Devoted to the Propagation and Defense of New Testament Christianity
August 13, 1950
NUMBER 13, PAGE 2-3b

"Position In Prayer"

Troy M. Cummings, Dallas, Texas

In the May 11 issue of "Gospel Advocate" an article was published, entitled "Position in Prayer," written by our beloved brother David Lipscomb in 1882. The purpose of the article is to set forth the idea that kneeling (or prostration) is the only Scriptural posture for prayer.

Most of us agree that kneeling or prostration are usually better positions in which to pray than standing, for the attainment of humility and reverence. But it is quite a different matter to make a law that erect posture in prayer is unscriptural and therefore not acceptable to God.

The first argument made is on the word "stand," as found in Mark 11:25 "And whensoever ye stand praying, forgive, if ye have aught against any one; that your Father also who is in heaven may forgive you your trespasses." Brother Lipscomb argues that no significance can be attached to "stand" in this verse. "The word translated 'stand' here has no reference to an erect position there is no authority from the use of this word for standing erect in prayer It determines nothing as to the position."

If the word "stand" has no significance as to posture, how would one let it be known that he wants a person to stand rather than sit? At the invitation song we often ask the audience: "Let us stand and sing." Since "stand" has no reference to posture (?), the congregation may just as well remain seated, and tell the preacher: "We are standing seated." Brother Lipscomb said: " ... when the men stood in prayer to God, they stood on their knees." "It means when you have taken position or established yourself in position, or become fixed for prayer, forgive." If that is all that is mean by "stand," one can "stand" lying down (having "taken position"), "stand" sitting, "stand" on your knees, "stand" standing, etc. This is hard to believe.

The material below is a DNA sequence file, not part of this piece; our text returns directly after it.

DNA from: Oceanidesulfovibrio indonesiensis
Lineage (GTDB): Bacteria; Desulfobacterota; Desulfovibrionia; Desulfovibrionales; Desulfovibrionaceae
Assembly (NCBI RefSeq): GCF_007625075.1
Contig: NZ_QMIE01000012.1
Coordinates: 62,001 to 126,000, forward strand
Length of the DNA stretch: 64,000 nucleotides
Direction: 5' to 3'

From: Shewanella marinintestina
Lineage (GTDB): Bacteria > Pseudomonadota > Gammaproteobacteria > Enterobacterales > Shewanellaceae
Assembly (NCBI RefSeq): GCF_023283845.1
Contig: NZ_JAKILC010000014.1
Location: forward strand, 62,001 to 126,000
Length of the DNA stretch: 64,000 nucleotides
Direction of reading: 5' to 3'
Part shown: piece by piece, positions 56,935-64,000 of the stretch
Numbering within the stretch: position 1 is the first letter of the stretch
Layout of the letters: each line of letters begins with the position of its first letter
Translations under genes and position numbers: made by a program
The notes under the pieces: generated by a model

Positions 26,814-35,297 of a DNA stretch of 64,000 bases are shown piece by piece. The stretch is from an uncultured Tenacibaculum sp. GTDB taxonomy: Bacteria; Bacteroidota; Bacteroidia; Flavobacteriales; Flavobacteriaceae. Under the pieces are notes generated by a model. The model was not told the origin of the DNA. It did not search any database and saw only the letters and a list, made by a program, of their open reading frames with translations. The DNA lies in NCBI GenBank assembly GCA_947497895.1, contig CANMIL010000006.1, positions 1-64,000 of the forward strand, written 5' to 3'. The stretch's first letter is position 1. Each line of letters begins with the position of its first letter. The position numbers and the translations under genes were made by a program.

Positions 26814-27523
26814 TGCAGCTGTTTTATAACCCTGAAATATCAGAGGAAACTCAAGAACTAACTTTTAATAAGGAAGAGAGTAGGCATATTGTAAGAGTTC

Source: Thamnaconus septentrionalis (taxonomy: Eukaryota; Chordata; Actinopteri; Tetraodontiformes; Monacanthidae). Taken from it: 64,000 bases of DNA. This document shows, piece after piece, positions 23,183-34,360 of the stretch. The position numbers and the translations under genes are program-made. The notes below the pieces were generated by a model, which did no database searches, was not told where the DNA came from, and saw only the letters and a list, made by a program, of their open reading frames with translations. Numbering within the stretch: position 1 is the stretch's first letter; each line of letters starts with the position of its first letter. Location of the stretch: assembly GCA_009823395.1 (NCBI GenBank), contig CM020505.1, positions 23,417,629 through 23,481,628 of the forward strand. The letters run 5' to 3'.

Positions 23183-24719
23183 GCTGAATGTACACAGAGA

Like many other words, "stand" is often used tropically (figuratively), but it is obvious that all these figurative meanings are based on the clear literal root meaning: "intransitive: 1. To take, or be at rest in, an upright or firm position: as, (a) To support oneself on the feet in an erect or nearly erect position; —opposed to lie, sit, kneel, etc." (Webster). Also, "transitive: 1. To set upright; to cause to stand; as, to stand a man on his feet." Webster says that the primary meaning of "stand" is: "opposed to lie, sit, kneel, etc." Why should one be so zealous to relieve "stand" in Mark 11:25 of its primary root meaning? Should one insist on the figurative meaning of a word exclusively when the literal meaning suits the context?

The figurative meanings of "stand" show clearly the root idea of standing erect in firm position—not on a root idea of kneeling, or reclining, etc.

The same Greek word, in the participial form, occurs in Mark 3:31 "And there come his mother and his brethren; and, standing without, they sent unto him, calling him." Are we as much at liberty to assume that they were kneeling, or reclining, outside as that they were, as it says, "standing ?"

Brother Lipscomb cites the kindred Greek verb (histemi) in Matt. 4:5, and because it is translated "set" rather than "stand" he sees a point for his position. But "set" is simply the root transitive meaning as given by Webster above: "to cause to stand." Thayer's Greek Lexicon likewise gives this same root meaning in the transitive use: "to cause or make to stand; to place, put, set."